The subject of the marketing budget for Freesat, the BBC and ITV have put in 3 million each, with Mr Grade adding don't forget we have the ability to promote this on air.
Mr Thompson, said the whole point of Freesat is it is not a subscription service. This represents a new choice out there for the market, alongside a rather more expensive free offering from Sky. It represents a choice of manufacturers, starting with a number of basic boxes today. It is more choice for more consumers about how they get digital television. And you can mix and match have a Sky box in one room an a Freesat box in another. I think it means there is going to be a lot more choice.
Freesat will be a success, even if the market turns out to be quite small, I have to say that our experience with Freeview is that the basic proposition of a single payment for a very simple thing that you take home and plug in and it works right away I think is very powerful. I would not be surprised if a significant number of consumers decide to use Freesat.
When challenged that Sky comments that Freesat is a waste of public money Mr Thompson said although Sky does have a free offering it is currently expensive and the manufacturers are indicating that it will be possible to switch to Freesat than they could in the past. Sky have a complicated market and what they are trying to get people to do is to subscribe to pay television, so to date, their free proposition was not exactly 'front of mind' when they talk about Sky to the public. Freesat is straightforward we will not try to get people to subscription, it is a very, very simple proposition and with ITV, BBC and other future partners behind it we think a very simple proposition will help. If people learn more about Sky's proposition that is fine too'.
Asked about Channel five, Freesat explained that they are not involved in the joint venture, and their channels will be on Freesat 'this year' due to some rights issues they have to sort out. Mr Thompson pointed out that the 'Channel 4 channels are on Freesat from day one, and we expect the 'five' channels to arrive very shortly once some of the finer points of channel fives rights are addresses. '
Mr Grade added that the shareholders are 'irrelevant because Freesat has no equity value for the long term, it is just a marketing device'.
Freesat regional setup by entering the postcode.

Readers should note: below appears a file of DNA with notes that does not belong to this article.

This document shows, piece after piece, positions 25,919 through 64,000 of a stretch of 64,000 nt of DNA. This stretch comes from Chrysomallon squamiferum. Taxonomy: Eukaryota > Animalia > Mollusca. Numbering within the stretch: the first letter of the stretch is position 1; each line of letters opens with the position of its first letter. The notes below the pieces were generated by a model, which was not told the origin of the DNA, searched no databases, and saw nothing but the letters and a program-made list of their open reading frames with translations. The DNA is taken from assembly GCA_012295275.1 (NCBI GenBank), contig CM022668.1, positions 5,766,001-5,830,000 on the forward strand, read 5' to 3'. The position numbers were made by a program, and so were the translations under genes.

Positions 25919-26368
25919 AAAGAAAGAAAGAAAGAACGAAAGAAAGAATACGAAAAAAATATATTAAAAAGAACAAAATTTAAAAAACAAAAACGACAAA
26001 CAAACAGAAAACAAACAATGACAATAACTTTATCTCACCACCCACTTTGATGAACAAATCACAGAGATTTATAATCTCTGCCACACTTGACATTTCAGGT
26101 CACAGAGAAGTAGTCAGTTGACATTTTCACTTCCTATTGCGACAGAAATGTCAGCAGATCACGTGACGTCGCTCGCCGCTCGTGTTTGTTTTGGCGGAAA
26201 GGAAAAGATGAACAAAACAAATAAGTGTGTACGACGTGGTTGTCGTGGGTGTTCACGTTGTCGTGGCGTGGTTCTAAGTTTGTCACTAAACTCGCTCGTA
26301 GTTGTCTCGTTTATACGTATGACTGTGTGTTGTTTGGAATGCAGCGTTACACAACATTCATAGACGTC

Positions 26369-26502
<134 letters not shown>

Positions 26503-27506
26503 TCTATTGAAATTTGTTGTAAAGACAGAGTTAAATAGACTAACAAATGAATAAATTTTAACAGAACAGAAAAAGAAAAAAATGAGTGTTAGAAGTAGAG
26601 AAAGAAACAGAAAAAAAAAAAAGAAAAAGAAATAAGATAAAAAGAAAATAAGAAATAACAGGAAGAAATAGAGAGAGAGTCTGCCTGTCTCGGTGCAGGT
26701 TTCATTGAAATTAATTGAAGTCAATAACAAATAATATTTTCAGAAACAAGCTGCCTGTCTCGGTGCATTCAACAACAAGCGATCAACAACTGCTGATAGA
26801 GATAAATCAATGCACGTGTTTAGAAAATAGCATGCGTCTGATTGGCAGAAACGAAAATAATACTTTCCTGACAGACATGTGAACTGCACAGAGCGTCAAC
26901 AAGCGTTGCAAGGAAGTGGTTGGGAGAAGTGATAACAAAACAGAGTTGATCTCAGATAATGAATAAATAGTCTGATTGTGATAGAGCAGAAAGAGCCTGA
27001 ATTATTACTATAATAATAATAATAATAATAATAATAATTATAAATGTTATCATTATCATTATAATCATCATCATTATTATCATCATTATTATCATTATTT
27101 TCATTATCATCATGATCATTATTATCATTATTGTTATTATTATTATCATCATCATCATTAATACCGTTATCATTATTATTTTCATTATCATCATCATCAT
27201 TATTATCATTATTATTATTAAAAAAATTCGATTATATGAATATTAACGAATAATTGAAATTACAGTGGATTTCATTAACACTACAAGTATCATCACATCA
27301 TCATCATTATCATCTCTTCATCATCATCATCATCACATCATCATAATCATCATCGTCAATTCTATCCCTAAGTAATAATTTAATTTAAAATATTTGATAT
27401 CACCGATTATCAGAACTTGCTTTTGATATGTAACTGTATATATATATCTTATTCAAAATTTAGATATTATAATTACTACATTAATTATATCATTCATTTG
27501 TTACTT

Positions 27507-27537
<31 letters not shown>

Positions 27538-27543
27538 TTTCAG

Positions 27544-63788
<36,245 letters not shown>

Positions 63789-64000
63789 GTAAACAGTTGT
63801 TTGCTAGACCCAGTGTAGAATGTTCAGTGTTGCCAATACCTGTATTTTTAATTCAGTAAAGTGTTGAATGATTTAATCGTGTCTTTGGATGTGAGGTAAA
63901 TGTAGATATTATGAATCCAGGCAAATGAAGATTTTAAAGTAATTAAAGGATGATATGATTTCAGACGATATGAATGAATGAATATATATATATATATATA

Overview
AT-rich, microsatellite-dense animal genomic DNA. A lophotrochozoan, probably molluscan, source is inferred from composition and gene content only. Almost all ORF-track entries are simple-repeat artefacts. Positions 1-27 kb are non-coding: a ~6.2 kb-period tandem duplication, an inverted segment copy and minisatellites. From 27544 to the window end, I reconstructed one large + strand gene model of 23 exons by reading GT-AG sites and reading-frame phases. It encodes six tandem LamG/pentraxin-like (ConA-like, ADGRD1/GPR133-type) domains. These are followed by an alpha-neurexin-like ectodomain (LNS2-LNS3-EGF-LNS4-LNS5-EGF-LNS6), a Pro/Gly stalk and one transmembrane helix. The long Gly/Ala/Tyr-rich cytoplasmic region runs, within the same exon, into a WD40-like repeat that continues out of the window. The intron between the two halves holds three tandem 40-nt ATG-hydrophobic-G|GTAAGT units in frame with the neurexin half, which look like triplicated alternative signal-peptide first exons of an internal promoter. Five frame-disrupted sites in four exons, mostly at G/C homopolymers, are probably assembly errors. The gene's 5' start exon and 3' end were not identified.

Is 120 for a HD Freesat receiver a lot of money? It is a significant amount, but the non-HD receivers start from 50. Compared with the HD subscription, this is a very good deal. I think over time, it is worth noting, looking back at the price of the first Freeview boxes, technology has a habbit of coming down in price over time. We have seen a massive investment in very high specification televisions: 9,800,000 homes have televisions, less than 500,000 have HD receivers.
I think that once you have spent 1,500 on a television, the idea that you spend 120 (plus installation) and have HD for free, forever, strikes me as a pretty good deal. For some people it would be a stretch, but the market is very competitive. Also Panasonic have a range of integrated Freesat televisions ready for sale in a few months time.
Asked about the dish installation, this will only be required if the Freesat box does not replace a Sky dish, and the store will arrange it for you. Freesat say they have spent much effort with the retailers to ensure that the installers that they use have had their records checked, they are vetted, that they have qualifications, but ultimately Freesat is not a vertically integrated company it is down to the retailers to ensure that service is guaranteed and warranted.
Then Mr Thompson made a statement about the ability to allow all-comers access to the platform: This is some way in the future, months rather than years, the approach we would take (we have yet to discuss it fully) from the BBC is that this is an Open Platform, and just as we are committed with our IPTV offerings like iPlayer on the web, absolute designed to work in an Open Environment, where people have a free choice. So I would say on Freesat exactly the same. Although we want clarity in the user interface, in the EPG, what follows is this should be an Open Platform where people get as wide a choice as possible. Even, by the way, if that means in some senses, cannibalization of the original BBC programmes. We believe passionately in Open Platforms and not in walled gardens and not in gatekeeping.
Freesat also added that this is their position when it comes to channels: keep Open Platforms that is passionately at the heart of Freesat.
Freesat pointed out that none of the current boxes have pay TV capabilities, but there was nothing stopping them being sold if manufacturers want to. Freesat is fundamentally a free platform. Freesat has endless capacity [compared to Freeview] and we can have enchanted interactive content, with the LAN port built into every box from the beginning.
Asked if there will be more HD channels than two, Freesat said that is certainly our ambition and pointed out that HD on Freeview has some non-trivial challenges related to putting the DVB-T2 MPEG4 standard on one of the Freeview multiplexes.